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Hands-on DNA

school pupils in lab coats using scientific equipment

Hands on DNA is an excellent example of a successful collaboration between the University of Liverpool and World Museum, which strengthened the roles of both organisations. 

Early in 2011 World Museum was invited to bid to be part of the national programme of Hands on DNA practical workshops funded by the Wellcome Trust. The project was aimed at key stage 3 and 4 pupils studying biology at tertiary level. We successfully bid and became one of the centres trained and equipped to deliver the Hands on DNA Bacterial Evolution Workshop. The national programme was a collaboration between the Association of Science and Discovery Centres and three other partner centres - At-Bristol, Nowgen in Manchester and the Centre for Life in Newcastle. 

The project celebrated molecular biology and aimed to provide high tech equipment alongside training to deliver 3 hour cutting-edge molecular biology and evolution workshops, as part of our 2012 schools programme. Since the inception of the project at World Museum we have delivered 16 workshops to more than 200 year 10, 11 and 12 pupils from a range of secondary schools throughout Merseyside. 

Workshops

We were supplied with all the equipment to do a gel electrophoresis, restriction digest experiment on a species of bacteria called Streptococcus pyogenes. The bacterium is very common and generally does not cause disease, although responsible for some mild conditions like Strep throat and impetigo. However, in some (rare) cases Strep pyogenes can cause life-threatening kidney disease or the ‘flesh-eating’ necrotising fasciitis.

The workshop took place in the Entomology Laboratory at World Museum. Pupils were given access to equipment they would not normally use until at least the second year at university. The pupils were suitably attired in lab coats, gloves, and protective glasses. The practical nature of the workshop met the needs of teachers by adhering to objectives of the National Curriculum for Science, and offering an experience that cannot be replicated the classroom. Examples of the topic areas covered include DNA, evolution, enzymes, infection and immunity. Practical techniques and hands-on activities included: 

  • Use of micropipettes to accurately measure small volumes
  • Gel electrophoresis and DNA staining – parallels with DNA fingerprinting/profiling
  • Restriction enzymes and genetic engineering – an activity to investigate how restriction enzymes cut DNA to leave ‘sticky ends’ and how they can be used in genetic engineering to insert DNA from one organism into another
  • Bacterial growth and evolution – a game which illustrates factors affecting bacterial growth and the effects of mutations on bacterial populations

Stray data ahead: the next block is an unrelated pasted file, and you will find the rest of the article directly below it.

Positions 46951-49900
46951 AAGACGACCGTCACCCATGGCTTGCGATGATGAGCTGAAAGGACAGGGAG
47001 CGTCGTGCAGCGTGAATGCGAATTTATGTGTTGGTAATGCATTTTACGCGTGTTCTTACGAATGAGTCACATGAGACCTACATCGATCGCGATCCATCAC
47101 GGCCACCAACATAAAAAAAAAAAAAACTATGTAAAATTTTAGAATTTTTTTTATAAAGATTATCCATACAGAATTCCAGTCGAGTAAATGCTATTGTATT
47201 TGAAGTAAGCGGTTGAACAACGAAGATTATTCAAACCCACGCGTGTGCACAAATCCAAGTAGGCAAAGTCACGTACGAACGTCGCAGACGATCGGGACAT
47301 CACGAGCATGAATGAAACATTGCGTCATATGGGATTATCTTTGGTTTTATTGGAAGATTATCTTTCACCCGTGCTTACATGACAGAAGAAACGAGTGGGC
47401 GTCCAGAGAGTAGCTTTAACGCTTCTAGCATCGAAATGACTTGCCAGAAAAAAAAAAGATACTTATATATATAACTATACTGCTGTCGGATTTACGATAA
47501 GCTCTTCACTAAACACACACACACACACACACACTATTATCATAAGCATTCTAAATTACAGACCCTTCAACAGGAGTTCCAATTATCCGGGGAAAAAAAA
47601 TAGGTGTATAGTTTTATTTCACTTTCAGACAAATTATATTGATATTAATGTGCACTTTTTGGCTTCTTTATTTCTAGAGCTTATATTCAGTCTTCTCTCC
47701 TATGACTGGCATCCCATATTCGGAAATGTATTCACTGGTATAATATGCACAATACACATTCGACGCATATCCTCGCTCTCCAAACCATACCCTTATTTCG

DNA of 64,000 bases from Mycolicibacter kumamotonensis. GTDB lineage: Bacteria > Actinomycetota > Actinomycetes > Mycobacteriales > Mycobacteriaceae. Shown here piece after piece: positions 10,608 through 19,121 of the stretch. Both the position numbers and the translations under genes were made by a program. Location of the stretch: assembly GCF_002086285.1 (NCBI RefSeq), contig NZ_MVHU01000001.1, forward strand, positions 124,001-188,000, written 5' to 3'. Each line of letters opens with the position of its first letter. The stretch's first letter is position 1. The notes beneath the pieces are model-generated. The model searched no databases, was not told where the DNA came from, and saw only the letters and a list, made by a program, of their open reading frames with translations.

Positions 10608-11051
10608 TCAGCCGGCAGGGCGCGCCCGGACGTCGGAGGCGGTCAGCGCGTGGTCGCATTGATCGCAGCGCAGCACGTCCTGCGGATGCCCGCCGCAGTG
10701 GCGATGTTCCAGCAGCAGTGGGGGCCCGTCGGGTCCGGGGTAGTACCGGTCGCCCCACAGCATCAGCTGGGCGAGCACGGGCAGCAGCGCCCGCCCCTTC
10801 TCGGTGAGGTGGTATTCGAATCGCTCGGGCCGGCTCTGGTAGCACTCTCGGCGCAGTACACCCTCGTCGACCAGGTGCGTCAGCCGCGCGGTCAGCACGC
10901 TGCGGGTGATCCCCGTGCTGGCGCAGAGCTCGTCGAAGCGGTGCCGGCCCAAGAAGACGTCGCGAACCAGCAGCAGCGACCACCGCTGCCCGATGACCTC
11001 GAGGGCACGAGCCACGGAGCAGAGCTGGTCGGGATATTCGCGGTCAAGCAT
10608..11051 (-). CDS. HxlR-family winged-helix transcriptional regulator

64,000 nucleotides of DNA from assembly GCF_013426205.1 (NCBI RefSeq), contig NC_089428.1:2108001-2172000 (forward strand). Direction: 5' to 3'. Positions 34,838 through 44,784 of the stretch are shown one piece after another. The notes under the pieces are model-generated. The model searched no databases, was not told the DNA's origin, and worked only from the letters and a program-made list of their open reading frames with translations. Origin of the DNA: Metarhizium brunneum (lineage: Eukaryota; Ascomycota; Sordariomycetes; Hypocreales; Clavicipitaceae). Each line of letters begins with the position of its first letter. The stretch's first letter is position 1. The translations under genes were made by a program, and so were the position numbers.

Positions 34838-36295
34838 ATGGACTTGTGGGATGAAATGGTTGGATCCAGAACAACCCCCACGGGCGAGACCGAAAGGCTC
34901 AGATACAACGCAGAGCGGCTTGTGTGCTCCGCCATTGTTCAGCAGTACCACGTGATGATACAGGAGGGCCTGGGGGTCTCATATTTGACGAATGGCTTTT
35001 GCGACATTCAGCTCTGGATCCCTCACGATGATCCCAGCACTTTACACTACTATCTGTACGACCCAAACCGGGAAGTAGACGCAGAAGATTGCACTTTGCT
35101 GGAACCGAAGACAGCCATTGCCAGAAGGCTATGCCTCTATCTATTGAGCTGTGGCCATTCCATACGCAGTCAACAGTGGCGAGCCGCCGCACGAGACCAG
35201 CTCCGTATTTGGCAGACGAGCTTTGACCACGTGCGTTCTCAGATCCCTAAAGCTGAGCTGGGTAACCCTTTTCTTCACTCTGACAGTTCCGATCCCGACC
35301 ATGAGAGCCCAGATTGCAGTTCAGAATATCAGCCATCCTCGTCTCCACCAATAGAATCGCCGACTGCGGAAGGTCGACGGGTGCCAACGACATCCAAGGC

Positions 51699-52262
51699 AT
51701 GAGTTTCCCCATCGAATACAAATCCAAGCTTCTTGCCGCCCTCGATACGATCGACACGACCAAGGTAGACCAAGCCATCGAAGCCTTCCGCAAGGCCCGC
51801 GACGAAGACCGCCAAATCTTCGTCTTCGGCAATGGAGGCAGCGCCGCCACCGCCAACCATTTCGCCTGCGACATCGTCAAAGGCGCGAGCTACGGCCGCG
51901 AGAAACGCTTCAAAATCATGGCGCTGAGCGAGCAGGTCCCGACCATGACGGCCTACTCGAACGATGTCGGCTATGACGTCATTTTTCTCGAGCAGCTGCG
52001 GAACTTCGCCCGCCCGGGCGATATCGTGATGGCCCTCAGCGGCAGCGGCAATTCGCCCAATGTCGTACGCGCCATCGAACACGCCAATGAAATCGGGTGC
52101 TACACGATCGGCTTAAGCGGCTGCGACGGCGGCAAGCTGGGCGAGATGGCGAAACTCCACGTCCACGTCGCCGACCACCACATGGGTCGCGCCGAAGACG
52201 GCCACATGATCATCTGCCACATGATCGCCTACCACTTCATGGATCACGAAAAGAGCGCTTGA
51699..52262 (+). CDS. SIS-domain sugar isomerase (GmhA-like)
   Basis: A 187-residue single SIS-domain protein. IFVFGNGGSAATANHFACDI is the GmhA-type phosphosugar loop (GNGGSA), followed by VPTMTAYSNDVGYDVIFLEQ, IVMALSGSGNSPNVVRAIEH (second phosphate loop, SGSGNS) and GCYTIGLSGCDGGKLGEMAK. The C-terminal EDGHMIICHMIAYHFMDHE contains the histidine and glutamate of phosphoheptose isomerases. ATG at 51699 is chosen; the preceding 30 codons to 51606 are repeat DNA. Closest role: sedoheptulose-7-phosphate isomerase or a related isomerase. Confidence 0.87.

The sessions were further enhanced because the bulk of the activity was delivered by PhD students from the University of Liverpool, School of Life Sciences. The students provided an in depth knowledge and range of practical experience that was of great benefit to the pupils. The high student to pupil ratio contributed to the success of the practicals. The pupils also benefitted from learning about the educational history and ambitions of the science students, who were only a few years older than them. This was incredibly useful in terms of the dynamics of the group and provided inspiration in terms of career choices etc. 

Outcomes

Feedback has shown that teachers at Key Stage 3 and 4 are keen to have access to this type of workshop and environment, coupled with opportunity to work with experience and qualified staff. 

Dr Hilary Leavers, Head of Education and Learning at the Wellcome Trust gave a presentation, The Importance of Hands on Science Learning, in which she talked about the success of the Hands on DNA project in exceeding targets, and about the results of the evaluation. 

"I really can’t thank you guys enough for the opportunities you have provided for us over this past couple of weeks. It’s had a remarkable impact with many students who now firmly want to study biology at a tertiary level after their experience with the electrophoresis." Colin Riddell, Holly Lodge Girls’ College

Hands on DNA statistics

Question of Taste workshop (evaluation forms from 787 students)

  • 96% felt it increased their confidence in them being able to understand this area of science 
  • 93% felt in increased their interest in science
  • 80% of students had never used this type of equipment before in school
  • 80% felt the workshop would help them with their subsequent school work
  • 80% felt it made them think that working in science might be interesting
  • 90% felt it was successful in increasing their understanding of PCR, electrophoresis, restriction enzymes and other elements.

Bacterial Evolution workshop (evaluation forms from 727 students)

  • 95% felt it increased their confidence in them being able to understand this area of science 
  • 90% felt in increased their interest in science 
  • Over 90% of students had never used this type of equipment before in school
  • 70% felt the workshop would help them with their subsequent school work
  • 74% felt it made them think that working in science might be interesting
  • 80-98% felt it was successful in increasing their understanding of electrophoresis, restriction enzymes and other elements.

The workshops attracted just over 1500 students, thus meeting (and slightly exceeding) the project’s overall target of 1500 students - 100 at 15 centres. 

Logos for UK Association for Science and Discovery Centres, at Bristol, Life, Nowgen and the Wellcome Trust